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The Playgoer: Colonial Players’ Calendar Girls

Scandalously good in the nearly nude

By doing nudity-in-the-round while preserving the players’ and audience’s modesty, Colonial Players accomplishes the nearly impossible.

Without revealing too much, let’s just say that in Calendar Girls, a dramedy based on real events, a traditional ladies’ club hits pay dirt and headlines with a fundraising calendar featuring themselves tastefully dishabille in domestic poses, cellulite and all. They hope for a purse large enough to refurnish their hospital’s oncology waiting room. Instead, they earn enough to build a new wing named for a husband who dies of leukemia.

Helen Mirren earned a Golden Globe nomination for her appearance in the 2003 film.

It’s an unlikely group of models, middle-aged and senior in all shapes and sizes, including self-effacing Ruth (Karen Lambert), playful Celia (Lynn Garretson), cerebral Jessie (Mary Fawcett-Watko), irreverent Annie (Marti Pogonowski), cheeky Chris (Laura Gayvert) and Cora (Shannon Benil) who self-identifies as vicar’s daughter, the organist and a single mother. Only club president Marie (Darice Clewell), blinkered in her devotion to time-honored traditions, abstains. Still, in the dustup that follows, she must explain it all to Lady Cravenshire (Kathy Jones) of the club’s district leadership.

Despite their differences, these ladies support one another through struggles with family, finances and health. They’re sympathetic women, even when they’re not acting like it. The only villain, Elaine (Rosalie Daelemans), is not a club member but a dishy homewrecker and make-up technician who gets her comeuppance.

In a play about a club, it is fitting that all but two of the faces are familiar to Colonial Players audiences. From last season’s Side Man there’s Jason Vellon, bringing star wattage and adaptability to his two antithetical photographers – bashful Lawrence and brazen Liam. Rick Estberg, also seen in Side Man, conveys physical decline that is almost too realistic. Eric Lund, best known for his technical work, is charming as Chris’ florist husband Rod. From Enchanted April, Fawcett-Watko brings her native Yorkshire accent to bear as dialect coach.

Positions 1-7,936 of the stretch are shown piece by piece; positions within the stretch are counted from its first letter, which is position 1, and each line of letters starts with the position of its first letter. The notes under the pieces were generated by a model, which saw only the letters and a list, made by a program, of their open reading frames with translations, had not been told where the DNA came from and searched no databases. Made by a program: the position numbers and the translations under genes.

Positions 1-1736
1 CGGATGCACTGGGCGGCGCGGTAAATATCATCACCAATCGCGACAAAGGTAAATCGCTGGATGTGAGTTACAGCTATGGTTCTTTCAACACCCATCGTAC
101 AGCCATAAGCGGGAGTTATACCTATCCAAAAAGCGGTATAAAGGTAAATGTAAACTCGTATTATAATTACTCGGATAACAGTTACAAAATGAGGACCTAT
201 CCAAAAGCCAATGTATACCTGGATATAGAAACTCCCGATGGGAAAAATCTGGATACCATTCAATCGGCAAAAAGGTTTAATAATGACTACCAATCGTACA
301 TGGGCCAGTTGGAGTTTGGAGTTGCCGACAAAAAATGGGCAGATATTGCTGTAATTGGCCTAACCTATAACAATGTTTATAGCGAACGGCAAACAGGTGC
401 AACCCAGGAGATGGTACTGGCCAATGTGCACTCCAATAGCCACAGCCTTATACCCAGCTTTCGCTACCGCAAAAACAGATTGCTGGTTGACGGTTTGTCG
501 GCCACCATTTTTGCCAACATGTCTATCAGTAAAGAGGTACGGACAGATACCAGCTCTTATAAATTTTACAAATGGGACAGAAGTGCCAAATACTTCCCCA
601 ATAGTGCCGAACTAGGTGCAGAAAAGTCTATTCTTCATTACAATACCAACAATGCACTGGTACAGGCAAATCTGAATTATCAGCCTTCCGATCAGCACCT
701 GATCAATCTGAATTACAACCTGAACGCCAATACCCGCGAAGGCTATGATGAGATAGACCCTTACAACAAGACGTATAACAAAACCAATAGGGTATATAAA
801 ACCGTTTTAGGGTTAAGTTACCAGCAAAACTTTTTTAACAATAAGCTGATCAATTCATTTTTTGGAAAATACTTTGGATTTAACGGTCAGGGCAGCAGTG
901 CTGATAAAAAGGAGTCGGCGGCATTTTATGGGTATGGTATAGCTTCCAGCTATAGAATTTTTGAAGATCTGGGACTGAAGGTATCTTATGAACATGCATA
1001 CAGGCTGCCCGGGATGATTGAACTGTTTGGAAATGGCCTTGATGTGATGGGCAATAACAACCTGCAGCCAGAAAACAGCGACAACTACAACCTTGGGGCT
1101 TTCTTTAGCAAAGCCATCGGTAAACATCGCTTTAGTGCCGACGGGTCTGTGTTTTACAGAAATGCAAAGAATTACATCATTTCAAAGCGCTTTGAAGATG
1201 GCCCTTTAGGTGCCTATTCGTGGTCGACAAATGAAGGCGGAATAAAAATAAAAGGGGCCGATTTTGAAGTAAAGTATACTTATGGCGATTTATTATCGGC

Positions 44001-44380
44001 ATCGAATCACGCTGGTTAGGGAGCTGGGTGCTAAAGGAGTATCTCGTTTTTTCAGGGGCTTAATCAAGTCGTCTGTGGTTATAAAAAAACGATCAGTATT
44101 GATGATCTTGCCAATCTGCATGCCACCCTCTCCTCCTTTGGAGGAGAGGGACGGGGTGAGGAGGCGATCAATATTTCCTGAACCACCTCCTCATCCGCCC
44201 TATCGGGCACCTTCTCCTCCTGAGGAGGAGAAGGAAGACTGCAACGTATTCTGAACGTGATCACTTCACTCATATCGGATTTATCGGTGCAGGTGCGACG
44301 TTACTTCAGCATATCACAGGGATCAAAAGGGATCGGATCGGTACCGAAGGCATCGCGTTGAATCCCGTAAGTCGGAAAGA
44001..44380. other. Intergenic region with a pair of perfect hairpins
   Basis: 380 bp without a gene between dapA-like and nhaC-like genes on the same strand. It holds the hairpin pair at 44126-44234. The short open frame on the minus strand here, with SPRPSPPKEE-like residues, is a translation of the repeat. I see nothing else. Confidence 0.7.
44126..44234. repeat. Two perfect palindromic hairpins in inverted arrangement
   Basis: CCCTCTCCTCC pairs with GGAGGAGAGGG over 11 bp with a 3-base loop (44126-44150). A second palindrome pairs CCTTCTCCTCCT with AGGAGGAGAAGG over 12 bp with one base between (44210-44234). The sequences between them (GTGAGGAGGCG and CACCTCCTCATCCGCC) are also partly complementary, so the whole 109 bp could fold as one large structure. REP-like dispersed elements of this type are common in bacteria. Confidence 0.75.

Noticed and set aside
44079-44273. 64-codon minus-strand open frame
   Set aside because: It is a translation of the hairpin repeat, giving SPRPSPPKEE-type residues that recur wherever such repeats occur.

Past Player’s president Clewell — also seen in Enchanted April — elevates seriousness to absurdity in a badminton match featuring an imaginary net.
Gayvert, last seen in Frozen, delights as a dishy rebel opposite the prim matron of Lambert, last seen in Good People. Likewise Garretson, Benil and Pogonowski bring a comfortable camaraderie to the ensemble. Director Barber-Eaton, is fresh from a WATCH-nominated performance as Martha in Who’s Afraid of Virginia Woolf? 
The technical planning in this show is ingenious, culminating in the hilarious photo shoot at the end of Act I. First Eric Lund and Jason Vellon perform an extended but entertaining scene change to lightning and strains of In the Hall of the Mountain King. Then the ladies parade onstage in bathrobes, liquor up for courage and rally around each other figuratively and literally with oversized fans and blankets. They pose with strategically placed teapots, knitting, sheet music, fruit and flowers. Oh, and lots of pastries — no, not pasties.
The finished photos are then projected onto screens all around the theater to distract the audience while the actresses re-robe. Other high points include an a capella rendition of the club anthem, Jerusalem, by Benil, Clewell, Garretson, Pogonowski and Watko, and a tear-jerking scene in which thank-you letters from around the world rain down from the rafters.  
Tickets are selling fast, so don’t wait to buy yours. If you miss Calendar Girls, however, there are rumors that copies of the completed calendar used onstage may be available for purchase at Christmas 2017. 
By Tim Firth. Director: Debbie Barber-Eaton. Stage Manager: Andy McLendon. Set Designer: Edd Miller. Sound: Sarah Wade. Lights: Shirley Panek. Costumes: Fran Marchand and Paige Williams. Photographer: Amy Atha-Nicholls. Music director: David Merrill. 
Th, F, Sa 8pm, Su 2pm thru March 11 plus Su Feb. 26 7:30pm: Two hours and 40 minutes with intermission. 108 East St., Annapolis; $20, rsvp: